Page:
12.

A. Noual, A. Akjouj, Y. Pennec, J.-N. Gillet, and B. Djafari-Rouhani, “Modeling of two-dimensional nanoscale Y-bent plasmonic waveguides with cavities for demultiplexing of the telecommunication wavelengths,” N. J. Phys. 11(10), 103020 (2009). [CrossRef]

13.

S. I. Bozhevolnyi, V. S. Volkov, E. Devaux, J. Laluet, and T. W. Ebbesen, “Channel plasmon sub-wavelength waveguide components including interferometers and ring resonators,” Nature 440(7083), 508–511 (2006). [CrossRef] [PubMed]

14.

T. Holmgaard, Z. Chen, S. I. Bozhevolnyi, L. Markey, A. Dereux, A. V. Krasavin, and A. V. Zayats, “Bend- and splitting loss of dielectric-loaded surface plasmon-polariton waveguides,” Opt. Express 16(18), 13585–13592 (2008). [CrossRef] [PubMed]

15.

W. L. Barnes, “Surface plasmon–polariton length scales: a route to sub-wavelength optics,” J. Opt. A, Pure Appl. Opt. 8(4), S87–S93 (2006). [CrossRef]

16.

G. P. Agrawal, Application of Nonlinear Fiber Optics (Academic Press, 2001)

17.

A. Boltasseva and S. I. Bozhevolnyi, “Directional couplers using long-range surface plasmon polariton waveguides,” IEEE J. Sel. Top. Quantum Electron. 12(6)1233–1241 (2006). [CrossRef]

18.

E. D. Palik, Handbook of Optical Constants of Solids (Academic, Boston, 1985).

19.

Z. Han, A. Y. Elezzabi, and V. Van, “Wideband Y-splitter and aperture-assisted coupler based on sub-diffraction confined plasmonic slot waveguides,” Appl. Phys. Lett. 96(13), 131106 (2010). [CrossRef]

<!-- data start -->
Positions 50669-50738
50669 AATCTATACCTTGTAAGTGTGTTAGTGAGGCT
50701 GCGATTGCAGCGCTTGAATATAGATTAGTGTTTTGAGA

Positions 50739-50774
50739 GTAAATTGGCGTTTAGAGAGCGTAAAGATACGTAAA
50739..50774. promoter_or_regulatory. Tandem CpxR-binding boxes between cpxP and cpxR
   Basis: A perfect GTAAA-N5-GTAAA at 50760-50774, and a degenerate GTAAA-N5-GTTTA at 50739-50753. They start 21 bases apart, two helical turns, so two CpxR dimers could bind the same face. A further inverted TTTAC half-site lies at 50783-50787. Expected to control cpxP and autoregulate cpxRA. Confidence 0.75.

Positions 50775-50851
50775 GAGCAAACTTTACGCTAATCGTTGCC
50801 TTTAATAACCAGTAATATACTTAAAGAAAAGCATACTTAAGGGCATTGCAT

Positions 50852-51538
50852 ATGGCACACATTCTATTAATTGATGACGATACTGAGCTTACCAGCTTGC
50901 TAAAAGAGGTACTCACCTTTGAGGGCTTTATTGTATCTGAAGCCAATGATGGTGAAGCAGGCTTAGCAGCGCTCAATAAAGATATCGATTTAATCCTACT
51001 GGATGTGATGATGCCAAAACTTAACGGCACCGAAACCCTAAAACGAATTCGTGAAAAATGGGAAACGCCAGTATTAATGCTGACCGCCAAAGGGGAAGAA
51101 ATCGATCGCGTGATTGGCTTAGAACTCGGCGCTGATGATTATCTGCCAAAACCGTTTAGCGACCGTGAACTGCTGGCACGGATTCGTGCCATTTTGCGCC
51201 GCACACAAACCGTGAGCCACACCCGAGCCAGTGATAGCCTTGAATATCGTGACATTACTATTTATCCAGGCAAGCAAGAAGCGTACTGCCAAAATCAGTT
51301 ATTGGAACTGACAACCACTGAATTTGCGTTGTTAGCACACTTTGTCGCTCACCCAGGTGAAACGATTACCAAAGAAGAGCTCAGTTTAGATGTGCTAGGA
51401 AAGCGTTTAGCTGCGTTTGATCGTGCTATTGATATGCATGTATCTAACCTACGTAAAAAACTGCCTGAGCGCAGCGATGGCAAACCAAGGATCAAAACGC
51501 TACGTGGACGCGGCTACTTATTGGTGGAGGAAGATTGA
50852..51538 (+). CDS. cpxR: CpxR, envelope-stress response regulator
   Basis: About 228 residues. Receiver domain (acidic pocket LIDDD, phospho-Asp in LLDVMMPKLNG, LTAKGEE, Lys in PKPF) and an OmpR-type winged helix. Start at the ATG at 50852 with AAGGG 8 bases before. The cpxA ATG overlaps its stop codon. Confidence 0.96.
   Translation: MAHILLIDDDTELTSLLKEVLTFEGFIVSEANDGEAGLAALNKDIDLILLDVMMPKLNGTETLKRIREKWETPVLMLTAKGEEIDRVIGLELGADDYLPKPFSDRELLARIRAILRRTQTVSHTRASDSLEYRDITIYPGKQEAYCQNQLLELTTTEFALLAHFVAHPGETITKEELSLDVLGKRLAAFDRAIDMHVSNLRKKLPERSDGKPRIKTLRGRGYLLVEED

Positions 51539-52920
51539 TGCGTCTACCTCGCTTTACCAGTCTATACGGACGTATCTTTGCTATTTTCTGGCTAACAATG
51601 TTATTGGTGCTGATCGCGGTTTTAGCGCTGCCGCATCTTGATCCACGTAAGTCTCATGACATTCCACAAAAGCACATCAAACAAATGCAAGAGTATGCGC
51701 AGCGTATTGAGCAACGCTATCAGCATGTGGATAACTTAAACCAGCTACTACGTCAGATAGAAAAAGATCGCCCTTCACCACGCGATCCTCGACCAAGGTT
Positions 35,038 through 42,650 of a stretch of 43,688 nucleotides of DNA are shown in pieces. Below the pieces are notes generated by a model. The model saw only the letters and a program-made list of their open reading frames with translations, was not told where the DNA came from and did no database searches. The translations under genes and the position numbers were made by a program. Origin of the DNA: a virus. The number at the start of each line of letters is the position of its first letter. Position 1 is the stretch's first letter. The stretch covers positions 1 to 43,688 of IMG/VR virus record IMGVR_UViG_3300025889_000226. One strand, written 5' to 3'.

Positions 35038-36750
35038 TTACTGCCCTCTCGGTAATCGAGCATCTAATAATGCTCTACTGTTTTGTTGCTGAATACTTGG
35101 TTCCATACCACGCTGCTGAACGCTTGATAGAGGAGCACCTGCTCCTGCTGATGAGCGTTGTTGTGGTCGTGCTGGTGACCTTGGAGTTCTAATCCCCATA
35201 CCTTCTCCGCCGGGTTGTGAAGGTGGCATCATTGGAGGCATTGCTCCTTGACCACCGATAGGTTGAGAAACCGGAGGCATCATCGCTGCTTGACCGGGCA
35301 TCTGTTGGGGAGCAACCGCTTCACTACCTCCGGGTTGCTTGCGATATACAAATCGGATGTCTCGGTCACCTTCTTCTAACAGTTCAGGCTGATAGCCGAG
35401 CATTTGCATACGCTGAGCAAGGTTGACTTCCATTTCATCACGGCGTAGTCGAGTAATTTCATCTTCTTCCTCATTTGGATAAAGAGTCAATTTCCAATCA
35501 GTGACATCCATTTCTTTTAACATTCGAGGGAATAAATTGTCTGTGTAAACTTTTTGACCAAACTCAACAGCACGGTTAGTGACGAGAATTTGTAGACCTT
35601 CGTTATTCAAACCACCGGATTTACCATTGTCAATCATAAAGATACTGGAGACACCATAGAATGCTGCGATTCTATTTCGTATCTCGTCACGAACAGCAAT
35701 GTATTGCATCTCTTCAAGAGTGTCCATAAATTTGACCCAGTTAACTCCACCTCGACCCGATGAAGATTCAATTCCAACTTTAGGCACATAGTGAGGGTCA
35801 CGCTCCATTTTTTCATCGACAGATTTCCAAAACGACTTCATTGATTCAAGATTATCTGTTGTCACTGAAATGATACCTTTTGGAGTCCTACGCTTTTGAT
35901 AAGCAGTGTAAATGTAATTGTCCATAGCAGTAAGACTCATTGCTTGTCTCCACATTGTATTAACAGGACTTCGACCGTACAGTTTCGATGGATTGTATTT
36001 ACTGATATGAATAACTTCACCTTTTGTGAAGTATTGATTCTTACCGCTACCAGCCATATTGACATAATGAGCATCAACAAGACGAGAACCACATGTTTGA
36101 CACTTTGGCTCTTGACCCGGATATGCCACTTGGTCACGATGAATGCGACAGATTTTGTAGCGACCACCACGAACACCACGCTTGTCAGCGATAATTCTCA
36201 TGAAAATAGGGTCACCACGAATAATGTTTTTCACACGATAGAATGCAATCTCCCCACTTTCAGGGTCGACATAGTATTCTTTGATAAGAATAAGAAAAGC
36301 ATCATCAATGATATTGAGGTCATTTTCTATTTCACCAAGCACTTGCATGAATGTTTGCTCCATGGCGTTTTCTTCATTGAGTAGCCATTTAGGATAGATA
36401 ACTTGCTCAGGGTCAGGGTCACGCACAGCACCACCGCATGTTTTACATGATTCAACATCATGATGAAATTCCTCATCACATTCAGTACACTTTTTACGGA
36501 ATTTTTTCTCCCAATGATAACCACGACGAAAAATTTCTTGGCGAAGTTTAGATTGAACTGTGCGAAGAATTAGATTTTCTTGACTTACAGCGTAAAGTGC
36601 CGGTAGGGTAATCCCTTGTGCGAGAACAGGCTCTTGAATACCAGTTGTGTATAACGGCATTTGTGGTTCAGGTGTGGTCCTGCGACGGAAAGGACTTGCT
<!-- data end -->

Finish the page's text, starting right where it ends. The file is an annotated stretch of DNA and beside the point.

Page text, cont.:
OCIS Codes
(060.1810) Fiber optics and optical communications : Buffers, couplers, routers, switches, and multiplexers
(240.6680) Optics at surfaces : Surface plasmons
(350.2460) Other areas of optics : Filters, interference

ToC Category:
Optics at Surfaces

History
Original Manuscript: January 20, 2011
Revised Manuscript: March 25, 2011
Manuscript Accepted: March 28, 2011
Published: April 6, 2011

Citation
Pixin Chen, Ruisheng Liang, Qiaodong Huang, Zhe Yu, and Xingkai Xu, "Plasmonic filters and optical directional couplers based on wide metal-insulator-metal structure," Opt. Express 19, 7633-7639 (2011)
http://www.opticsinfobase.org/oe/abstract.cfm?URI=oe-19-8-7633


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References

  1. A. V. Zayats, I. I. Smolyaninov, and A. A. Maradudin, “Nano-optics of surface plasmon polaritons,” Phys. Rep. 408(3-4), 131–314 (2005). [CrossRef]
  2. W. L. Barnes, A. Dereux, and T. W. Ebbesen, “Surface plasmon subwavelength optics,” Nature 424(6950), 824–830 (2003). [CrossRef] [PubMed]